Three-Parent Babies?

Science 2013-07-08

Under new government plans it was announced that Britain would become the first country to allow a new in-vitro fertilization (IVF) process, creating an embryo that consists of DNA from three people. Reports in the media of a so-called ‘3-parent baby’ stirred major controversy. But to what extent are these claims true?


The procedure, pioneered by scientists at Newcastle University, will prevent embryos from developing debilitating diseases, inherited directly through maternal mitochondrial DNA. Using this technique, the fertilized nucleus is transferred to an egg with healthy donor mitochondria, expressing the functional mitochondrial genes. Mitochondrial-related disorders affect 1 in around 6500, and offering this procedure will give women that carry the risk the option to have healthy children.


Going beyond the fact that parenthood means far more than just genes, approximately 25,000 genes come from the genetic material of the nucleus, and about 37 from the mitochondrial donor. Many scientists argue that to suggest that the donor is a parent makes nonsense of the concept of parenthood.


Technicalities aside, there are many pressing ethical issues raised by this procedure, as altering genetic material shapes future generations. Could this be the first step down the ‘slippery slope’? This technology has been mounted as scientists out of control, intervening with natural selection and nature itself. In addition, many believe by crossing this line we move one step towards altering genetic material of the nucleus, and therefore controlling the characteristics of our offspring. Here’s where our overactive imaginations come into action. Behold, in 100 years time a population of blonde-haired, blued eyed designer babies.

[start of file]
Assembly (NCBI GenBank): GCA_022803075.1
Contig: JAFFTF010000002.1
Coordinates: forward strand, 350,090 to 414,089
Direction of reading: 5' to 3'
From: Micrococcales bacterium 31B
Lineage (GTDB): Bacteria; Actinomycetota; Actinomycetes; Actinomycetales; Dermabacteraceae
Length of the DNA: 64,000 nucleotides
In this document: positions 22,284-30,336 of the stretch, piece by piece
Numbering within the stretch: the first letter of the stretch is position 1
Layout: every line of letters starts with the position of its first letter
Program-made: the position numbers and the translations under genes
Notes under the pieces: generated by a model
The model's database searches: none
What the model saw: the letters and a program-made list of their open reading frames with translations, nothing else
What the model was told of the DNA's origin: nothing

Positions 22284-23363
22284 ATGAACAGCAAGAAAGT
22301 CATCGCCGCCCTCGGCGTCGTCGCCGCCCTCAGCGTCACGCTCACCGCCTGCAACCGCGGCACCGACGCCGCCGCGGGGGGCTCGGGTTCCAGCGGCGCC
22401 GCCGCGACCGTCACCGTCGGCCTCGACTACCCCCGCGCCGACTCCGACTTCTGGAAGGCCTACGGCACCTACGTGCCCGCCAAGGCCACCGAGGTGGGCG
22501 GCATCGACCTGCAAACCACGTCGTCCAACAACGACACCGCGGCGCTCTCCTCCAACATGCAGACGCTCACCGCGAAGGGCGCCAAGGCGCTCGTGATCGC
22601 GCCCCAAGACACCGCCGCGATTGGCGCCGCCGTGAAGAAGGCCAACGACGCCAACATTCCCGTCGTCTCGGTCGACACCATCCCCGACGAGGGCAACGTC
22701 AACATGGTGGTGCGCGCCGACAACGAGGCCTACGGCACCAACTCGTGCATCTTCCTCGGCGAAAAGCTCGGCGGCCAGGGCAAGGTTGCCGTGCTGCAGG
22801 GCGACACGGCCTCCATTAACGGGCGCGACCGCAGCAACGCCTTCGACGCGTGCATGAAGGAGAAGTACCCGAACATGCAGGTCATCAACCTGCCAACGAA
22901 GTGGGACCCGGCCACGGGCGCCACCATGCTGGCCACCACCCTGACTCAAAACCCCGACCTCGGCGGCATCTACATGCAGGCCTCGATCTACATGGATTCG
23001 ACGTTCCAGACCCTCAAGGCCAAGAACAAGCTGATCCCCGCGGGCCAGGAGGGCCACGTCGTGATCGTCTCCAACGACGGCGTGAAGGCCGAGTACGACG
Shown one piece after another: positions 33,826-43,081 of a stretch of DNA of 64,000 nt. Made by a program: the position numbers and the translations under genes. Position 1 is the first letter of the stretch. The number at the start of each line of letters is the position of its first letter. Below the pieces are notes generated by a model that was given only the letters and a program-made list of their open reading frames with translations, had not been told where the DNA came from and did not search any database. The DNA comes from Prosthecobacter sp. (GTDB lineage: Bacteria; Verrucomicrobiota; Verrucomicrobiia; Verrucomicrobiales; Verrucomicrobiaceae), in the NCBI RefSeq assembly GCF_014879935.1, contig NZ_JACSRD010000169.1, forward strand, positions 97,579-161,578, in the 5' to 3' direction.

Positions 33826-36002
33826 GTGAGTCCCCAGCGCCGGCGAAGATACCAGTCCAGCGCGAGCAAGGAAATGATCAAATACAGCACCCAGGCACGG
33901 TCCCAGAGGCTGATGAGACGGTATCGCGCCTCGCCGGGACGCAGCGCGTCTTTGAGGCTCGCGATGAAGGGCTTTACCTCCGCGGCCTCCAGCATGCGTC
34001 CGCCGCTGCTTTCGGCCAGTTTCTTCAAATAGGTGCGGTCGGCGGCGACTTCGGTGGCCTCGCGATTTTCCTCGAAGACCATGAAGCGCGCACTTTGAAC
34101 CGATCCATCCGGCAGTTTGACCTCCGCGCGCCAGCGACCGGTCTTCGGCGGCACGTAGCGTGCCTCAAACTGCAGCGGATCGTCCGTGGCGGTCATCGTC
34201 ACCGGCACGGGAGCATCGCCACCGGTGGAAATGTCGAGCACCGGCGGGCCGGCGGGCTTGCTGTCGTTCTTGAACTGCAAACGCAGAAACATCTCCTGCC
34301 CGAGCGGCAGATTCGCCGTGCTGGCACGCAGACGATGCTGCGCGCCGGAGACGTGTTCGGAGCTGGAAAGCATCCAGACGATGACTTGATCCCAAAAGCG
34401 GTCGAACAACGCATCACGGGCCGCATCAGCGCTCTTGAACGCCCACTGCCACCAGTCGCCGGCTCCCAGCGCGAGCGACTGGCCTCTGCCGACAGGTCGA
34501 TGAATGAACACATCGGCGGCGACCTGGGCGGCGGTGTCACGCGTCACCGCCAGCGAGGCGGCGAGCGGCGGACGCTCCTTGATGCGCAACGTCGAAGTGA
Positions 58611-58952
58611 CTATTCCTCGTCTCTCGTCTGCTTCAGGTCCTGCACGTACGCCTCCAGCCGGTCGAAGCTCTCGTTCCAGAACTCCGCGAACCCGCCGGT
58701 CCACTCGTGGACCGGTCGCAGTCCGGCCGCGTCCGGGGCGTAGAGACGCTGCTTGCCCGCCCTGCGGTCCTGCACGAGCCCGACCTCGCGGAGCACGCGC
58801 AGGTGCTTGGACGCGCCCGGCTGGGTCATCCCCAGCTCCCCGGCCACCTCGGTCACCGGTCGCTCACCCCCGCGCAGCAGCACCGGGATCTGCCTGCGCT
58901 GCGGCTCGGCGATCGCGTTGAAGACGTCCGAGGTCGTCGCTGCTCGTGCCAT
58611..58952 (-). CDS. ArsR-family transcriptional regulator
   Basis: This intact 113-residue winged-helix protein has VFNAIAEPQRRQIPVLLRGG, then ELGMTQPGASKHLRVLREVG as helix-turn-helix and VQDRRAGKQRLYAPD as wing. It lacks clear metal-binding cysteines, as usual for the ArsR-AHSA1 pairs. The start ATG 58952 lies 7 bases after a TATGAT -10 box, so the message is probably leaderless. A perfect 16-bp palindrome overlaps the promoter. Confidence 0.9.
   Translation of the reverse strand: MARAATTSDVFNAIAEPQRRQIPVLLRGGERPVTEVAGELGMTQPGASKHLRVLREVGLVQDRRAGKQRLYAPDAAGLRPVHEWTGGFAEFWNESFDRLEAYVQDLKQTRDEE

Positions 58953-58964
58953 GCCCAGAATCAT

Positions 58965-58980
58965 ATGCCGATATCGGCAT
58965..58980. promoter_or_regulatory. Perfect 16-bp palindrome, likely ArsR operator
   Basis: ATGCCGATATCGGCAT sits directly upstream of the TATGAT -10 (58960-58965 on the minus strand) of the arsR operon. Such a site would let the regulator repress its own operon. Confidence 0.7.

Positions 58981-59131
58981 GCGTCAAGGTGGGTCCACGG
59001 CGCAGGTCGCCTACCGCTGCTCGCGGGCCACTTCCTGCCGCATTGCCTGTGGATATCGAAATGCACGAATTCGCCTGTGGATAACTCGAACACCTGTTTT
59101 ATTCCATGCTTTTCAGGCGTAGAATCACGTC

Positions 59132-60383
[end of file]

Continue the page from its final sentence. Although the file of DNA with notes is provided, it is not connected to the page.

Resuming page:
The likelihood of this prospect is slim to none. Achieving this development in technology required an Act of Parliament to be passed, and so to go beyond this would require a new law to be created; not so much an easy step down the slippery slope. Fortunately, the UK has stringent regulation of IVF services and is one of the best places for science to move forward. If this procedure had been developed elsewhere, where regulation and genetic counseling is inferior, this may not have been the case.


This is a huge advance in life sciences, which aims to improve the quality and standard of care of life.  For a child facing death in infancy or their teenage years, this is a much bigger issue than a third person donating some cellular material. For women that carry these mutations, it is providing them reproductive choice. Just as the first baby was conceived by IVF, or the first person received a heart transplant, a leap of faith must be made.